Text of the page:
Hallett likes the fact that his role is so central to the business. "You've got a very big matrix to manage and without IT you'd be dead in the water," he says. By working so closely with the business, Hallett has built up a lot of retail experience as well as IT skills over the years which have helped him to become a better IT director.

Retail-based IT roles vary considerably. Tom Kelt is IT business support manager for the retail operations of pottery manufacturer Royal Doulton, which has 180 shops in the UK and a number of in-store concessions. The retail operation is effectively a customer of the manufacturing parent company and Kelt admits there is sometimes "an element of conflict for resources" between the two sides. The two have completely different outlooks, says Kelt.

"In retail, the main challenge is the conflict between improving customer service and cost," he says. Project objectives tend to be similar though, with fairly constrained time-scales and payback periods for both areas, and the support function also tends to be similar, he says.

Kelt's role requires him to wear many different hats as he works on the warehousing, financial, fulfilment sides, and even manufacturing where his background lies. This helps him to feel close to the business and gives him a varied role with lots of fresh challenges. "There are a lot of interesting projects," he says. "The thing I enjoy most is when we put something in that is successful; helps the company; and has a cash benefit. When you do that it's great," Kelt says.

These are challenging times to work in the financial services sector
IT professionals in the financial services sector are thought more of; are better paid; and are considered more core to the business than in other sectors, says Robina Chatham, who has held senior IT roles in building societies, banks and insurance. There is more money if you want to invest in IT infrastructure, she says - unlike the public sector "where you have to justify every penny you spend".

However, pensions companies are now only able to charge a 1% administration fee on some products - making it imperative that IT drives down costs. This means that the sector as a whole has become much tighter on its IT spending over the past three years, says Margaret Smith, director of business information systems at life insurance firm Legal & General.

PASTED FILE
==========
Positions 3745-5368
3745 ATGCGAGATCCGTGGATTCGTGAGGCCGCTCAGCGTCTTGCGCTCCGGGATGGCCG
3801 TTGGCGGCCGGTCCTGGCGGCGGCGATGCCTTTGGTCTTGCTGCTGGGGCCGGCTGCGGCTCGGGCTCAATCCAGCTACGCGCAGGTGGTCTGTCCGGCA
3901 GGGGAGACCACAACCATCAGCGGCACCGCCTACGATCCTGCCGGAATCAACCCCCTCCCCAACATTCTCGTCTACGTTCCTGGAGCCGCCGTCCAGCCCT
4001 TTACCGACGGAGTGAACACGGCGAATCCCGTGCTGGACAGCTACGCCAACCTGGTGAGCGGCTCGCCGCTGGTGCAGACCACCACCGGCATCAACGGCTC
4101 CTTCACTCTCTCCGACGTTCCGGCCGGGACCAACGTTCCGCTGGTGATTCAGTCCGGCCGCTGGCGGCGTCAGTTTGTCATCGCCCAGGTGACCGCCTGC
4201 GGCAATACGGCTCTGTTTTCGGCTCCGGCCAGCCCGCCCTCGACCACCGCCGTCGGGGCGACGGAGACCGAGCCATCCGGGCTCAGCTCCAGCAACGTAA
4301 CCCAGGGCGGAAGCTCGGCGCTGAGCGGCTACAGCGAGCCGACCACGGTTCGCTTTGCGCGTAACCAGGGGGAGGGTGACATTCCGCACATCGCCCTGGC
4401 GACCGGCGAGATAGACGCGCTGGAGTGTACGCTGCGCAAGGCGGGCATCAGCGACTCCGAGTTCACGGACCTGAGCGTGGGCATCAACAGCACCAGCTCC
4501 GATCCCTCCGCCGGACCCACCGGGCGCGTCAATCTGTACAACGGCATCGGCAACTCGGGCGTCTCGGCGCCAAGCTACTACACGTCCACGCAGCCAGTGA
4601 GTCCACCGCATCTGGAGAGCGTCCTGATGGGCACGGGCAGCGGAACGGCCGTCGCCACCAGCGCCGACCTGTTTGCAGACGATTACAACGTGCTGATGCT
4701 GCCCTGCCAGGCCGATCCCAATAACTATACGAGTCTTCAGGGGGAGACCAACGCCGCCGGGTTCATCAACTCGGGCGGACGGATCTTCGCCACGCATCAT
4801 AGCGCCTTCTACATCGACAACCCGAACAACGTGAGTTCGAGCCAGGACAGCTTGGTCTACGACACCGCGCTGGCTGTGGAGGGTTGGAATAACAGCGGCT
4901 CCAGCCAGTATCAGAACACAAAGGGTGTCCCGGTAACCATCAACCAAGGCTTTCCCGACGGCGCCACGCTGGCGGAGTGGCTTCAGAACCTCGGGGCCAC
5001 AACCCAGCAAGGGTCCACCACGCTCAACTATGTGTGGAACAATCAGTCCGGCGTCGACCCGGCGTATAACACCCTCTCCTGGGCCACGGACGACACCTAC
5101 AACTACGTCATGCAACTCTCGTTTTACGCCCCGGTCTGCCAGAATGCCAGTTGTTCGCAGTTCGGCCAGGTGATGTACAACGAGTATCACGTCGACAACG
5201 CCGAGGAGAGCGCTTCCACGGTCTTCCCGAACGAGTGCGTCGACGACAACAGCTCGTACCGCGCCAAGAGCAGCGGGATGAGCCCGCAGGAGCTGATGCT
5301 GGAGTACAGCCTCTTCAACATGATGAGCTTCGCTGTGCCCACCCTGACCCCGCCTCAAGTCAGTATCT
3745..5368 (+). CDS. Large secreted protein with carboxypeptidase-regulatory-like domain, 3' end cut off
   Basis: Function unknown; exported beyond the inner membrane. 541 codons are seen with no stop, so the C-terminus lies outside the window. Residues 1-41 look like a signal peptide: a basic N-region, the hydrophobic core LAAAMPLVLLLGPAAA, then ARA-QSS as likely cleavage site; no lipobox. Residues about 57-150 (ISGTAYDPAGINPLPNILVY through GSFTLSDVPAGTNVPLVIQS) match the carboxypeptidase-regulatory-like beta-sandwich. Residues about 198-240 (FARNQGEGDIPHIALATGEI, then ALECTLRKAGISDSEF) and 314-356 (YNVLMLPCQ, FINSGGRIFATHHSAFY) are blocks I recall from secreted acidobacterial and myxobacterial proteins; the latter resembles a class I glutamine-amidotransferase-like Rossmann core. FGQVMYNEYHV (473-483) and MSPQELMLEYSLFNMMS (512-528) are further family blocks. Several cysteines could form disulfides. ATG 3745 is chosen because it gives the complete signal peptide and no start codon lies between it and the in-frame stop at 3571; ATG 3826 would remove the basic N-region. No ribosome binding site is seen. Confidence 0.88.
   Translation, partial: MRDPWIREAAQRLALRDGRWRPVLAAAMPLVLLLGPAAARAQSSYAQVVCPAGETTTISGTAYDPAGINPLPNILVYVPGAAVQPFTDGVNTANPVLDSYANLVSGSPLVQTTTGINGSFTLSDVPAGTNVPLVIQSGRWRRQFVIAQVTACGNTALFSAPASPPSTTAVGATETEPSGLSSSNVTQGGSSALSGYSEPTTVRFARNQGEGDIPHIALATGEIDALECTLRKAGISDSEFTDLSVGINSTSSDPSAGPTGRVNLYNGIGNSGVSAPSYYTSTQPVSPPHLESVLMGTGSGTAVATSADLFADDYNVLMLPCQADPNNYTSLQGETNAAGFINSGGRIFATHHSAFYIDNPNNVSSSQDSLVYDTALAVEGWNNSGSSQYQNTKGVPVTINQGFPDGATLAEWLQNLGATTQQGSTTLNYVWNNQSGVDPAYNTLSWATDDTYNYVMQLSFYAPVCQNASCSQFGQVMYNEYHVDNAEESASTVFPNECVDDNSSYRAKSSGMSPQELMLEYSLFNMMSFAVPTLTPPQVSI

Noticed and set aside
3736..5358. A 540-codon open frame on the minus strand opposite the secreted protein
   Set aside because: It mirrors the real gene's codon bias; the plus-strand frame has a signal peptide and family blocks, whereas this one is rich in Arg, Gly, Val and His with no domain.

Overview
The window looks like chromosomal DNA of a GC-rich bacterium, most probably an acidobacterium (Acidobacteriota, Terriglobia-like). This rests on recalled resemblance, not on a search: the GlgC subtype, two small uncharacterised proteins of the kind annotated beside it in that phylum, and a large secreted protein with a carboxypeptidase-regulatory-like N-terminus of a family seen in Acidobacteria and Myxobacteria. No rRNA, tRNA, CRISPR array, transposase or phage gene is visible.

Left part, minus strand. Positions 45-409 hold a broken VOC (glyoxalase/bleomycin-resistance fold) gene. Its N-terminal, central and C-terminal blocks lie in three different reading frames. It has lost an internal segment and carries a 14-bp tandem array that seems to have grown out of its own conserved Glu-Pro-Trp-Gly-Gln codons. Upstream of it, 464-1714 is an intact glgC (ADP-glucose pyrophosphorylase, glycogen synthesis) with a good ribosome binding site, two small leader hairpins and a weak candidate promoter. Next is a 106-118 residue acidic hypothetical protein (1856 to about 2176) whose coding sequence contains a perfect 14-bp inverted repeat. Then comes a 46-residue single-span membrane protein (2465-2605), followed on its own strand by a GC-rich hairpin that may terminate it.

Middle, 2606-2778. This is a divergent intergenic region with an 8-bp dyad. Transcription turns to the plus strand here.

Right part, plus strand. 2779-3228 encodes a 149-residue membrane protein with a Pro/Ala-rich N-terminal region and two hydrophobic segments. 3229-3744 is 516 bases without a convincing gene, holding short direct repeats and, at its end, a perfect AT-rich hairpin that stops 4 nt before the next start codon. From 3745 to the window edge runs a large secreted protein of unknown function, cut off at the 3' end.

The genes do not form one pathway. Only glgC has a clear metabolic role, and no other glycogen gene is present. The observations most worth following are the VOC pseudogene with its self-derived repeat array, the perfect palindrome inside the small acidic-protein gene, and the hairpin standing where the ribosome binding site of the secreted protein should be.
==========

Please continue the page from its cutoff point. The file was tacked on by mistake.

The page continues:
"It's pretty exciting at the moment. It's a huge challenge," says Smith, who has spent the past 20 years in the sector.

Another challenge is data retention. Whereas in retail or manufacturing you can sell or produce a product and move on, with pensions and life insurance you may have to access and use that customer's data for up to 60 years, putting a large burden on your systems and storage requirements, says Smith.

Like Chatham, Smith says that a key factor in financial services is that IT is so central that you're closely involved with the business and how business strategy relates to IT. "But what's kept me here is the mental stimulation, the challenges and the interest," says Smith. There is constant change and a lot of innovation, she says, and this is what tends to surprise people when they come into the sector from other areas.

However, Bob Avery, IT director of, Lloyds TSB's European online banking operation, yearns for the 1980s when he first joined the industry. "It was very exciting. We were very much leading edge in IT, writing our own applications and developing IBM hardware, and technically it was very challenging," he says.

Avery says the retail banking industry is fast becoming a commodity business and it can be frustrating to enact change through IT owing to the scale of the organisations. While Avery says there is still a lot of IT going on in banks, it tends to be big IT projects and there is an increasing shift towards outsourcing. "We had an exciting period with the Internet but now all of the opportunities have been tried from an IT perspective," he says.

Avery is now looking forward to the IT challenges that will be thrown up by the transition to the euro.